The end of UWP apps and Microsoft Store is near

by Milan Stanojevic
Milan Stanojevic
Milan Stanojevic
Windows & Software Expert
Milan has been enthusiastic about technology ever since his childhood days, and this led him to take interest in all PC-related technologies. He's a PC enthusiast and he... read more
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UWP apps end support

According to the latest news, Microsoft may soon retire its Universal Windows Platform. Could this mean the Microsoft Store will be facing the same fate following the failure of UWP apps?

Back in 2012, Windows 8 was the first OS that allowed you to download Windows Store apps. Microsoft wanted to offer dual platform apps that supported both PC and mobile devices.

Initially, Universal Windows Platform (UWP) apps allowed developers to design applications that worked on both Windows Phone and Windows PCs.

However, Microsoft unified all its digital stores along with Windows 10’s release. Apart from UWP apps, users can now buy e-books, games, digital music and videos.

Well, since Microsoft is no longer interested in smartphones, UWP apps are irrelevant now, as Thurrott points out.

Developers stopped working on UWP apps

As you can see, Microsoft Store failed to compete with Google Play or App Store. As far as the number of apps is concerned, both  these Stores are way ahead of Microsoft Store.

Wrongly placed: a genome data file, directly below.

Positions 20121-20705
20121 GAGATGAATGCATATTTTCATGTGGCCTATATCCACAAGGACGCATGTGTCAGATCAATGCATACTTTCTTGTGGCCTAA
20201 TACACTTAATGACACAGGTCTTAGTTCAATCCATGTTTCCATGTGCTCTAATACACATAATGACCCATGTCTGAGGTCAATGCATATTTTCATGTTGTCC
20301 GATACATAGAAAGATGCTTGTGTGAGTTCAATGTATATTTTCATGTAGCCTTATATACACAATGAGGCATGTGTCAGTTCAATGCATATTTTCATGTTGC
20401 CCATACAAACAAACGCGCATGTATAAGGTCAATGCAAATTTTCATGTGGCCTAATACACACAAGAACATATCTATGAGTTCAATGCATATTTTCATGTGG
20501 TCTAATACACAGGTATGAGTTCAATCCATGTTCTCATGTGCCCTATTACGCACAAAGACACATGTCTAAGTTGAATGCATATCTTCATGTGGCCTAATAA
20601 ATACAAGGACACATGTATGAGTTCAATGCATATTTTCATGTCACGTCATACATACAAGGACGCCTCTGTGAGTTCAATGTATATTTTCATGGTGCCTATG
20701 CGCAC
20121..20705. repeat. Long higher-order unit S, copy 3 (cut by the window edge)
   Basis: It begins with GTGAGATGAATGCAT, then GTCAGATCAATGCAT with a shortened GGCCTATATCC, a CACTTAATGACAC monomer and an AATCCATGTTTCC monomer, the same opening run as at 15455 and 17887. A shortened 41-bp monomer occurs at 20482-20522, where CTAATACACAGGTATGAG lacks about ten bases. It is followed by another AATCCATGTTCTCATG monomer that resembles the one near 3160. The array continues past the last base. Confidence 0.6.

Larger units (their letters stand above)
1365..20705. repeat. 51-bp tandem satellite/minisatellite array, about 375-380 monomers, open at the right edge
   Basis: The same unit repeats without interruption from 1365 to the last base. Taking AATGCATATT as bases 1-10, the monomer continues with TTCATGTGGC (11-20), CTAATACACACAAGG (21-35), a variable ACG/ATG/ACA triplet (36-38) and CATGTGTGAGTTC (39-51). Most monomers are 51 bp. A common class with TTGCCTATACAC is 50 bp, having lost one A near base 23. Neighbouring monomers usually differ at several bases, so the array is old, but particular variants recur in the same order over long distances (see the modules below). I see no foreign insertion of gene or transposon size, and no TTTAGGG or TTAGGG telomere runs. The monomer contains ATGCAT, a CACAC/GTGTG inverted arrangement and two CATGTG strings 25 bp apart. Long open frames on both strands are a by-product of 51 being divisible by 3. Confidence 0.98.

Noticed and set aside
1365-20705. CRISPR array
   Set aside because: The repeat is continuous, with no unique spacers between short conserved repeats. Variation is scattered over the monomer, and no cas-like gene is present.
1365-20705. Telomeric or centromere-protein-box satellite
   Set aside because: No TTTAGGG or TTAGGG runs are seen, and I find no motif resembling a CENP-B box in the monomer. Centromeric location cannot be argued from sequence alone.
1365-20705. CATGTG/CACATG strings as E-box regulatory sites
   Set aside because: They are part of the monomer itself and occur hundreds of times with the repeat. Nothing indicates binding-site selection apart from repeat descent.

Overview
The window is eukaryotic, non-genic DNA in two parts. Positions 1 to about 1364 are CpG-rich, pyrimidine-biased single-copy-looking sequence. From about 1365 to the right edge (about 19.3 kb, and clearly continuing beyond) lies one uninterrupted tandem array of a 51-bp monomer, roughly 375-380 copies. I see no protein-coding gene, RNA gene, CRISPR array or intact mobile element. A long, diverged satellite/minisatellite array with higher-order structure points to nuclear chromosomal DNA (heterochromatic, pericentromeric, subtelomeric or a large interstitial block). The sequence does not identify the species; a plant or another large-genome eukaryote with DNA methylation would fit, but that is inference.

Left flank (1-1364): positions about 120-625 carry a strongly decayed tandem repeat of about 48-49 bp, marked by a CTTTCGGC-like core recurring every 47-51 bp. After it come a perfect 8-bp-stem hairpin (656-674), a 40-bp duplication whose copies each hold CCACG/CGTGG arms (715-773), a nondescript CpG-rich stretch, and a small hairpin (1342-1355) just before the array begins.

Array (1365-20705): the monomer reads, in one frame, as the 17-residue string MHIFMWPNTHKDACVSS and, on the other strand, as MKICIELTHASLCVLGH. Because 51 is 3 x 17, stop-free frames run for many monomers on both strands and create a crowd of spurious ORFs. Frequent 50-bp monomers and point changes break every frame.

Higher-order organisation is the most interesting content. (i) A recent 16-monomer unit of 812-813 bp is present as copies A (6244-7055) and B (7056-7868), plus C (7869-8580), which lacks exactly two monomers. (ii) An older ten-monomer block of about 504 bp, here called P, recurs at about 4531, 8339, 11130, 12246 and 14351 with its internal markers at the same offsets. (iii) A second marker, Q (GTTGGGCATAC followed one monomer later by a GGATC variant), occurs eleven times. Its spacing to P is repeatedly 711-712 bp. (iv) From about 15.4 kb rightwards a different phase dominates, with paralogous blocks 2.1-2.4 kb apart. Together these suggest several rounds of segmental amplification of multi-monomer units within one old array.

Windows users don’t need to go to Microsoft Store to get PWA apps because they can also install them from the web.

PWA apps can be installed directly through a web browser, which means that visiting the Microsoft Store is no longer necessary.

Developers are now less interested in developing apps for the Microsoft Store. They don’t want to invest their time and energy into a dying platform.

However, gamers can still buy Xbox One and Windows games through the  Store. As a matter of fact, the Microsoft Store is still also doing well in terms of audio and video sales.

The tech giant is slowly pulling its services out one by one. Microsoft recently announced it would shut down its Book Store and offered a refund to its users.

Microsoft should really work on the Store’s rebranding if it wants to keep it alive. Alternatively, it will fail to grab the attention of both developers and Windows 10 users.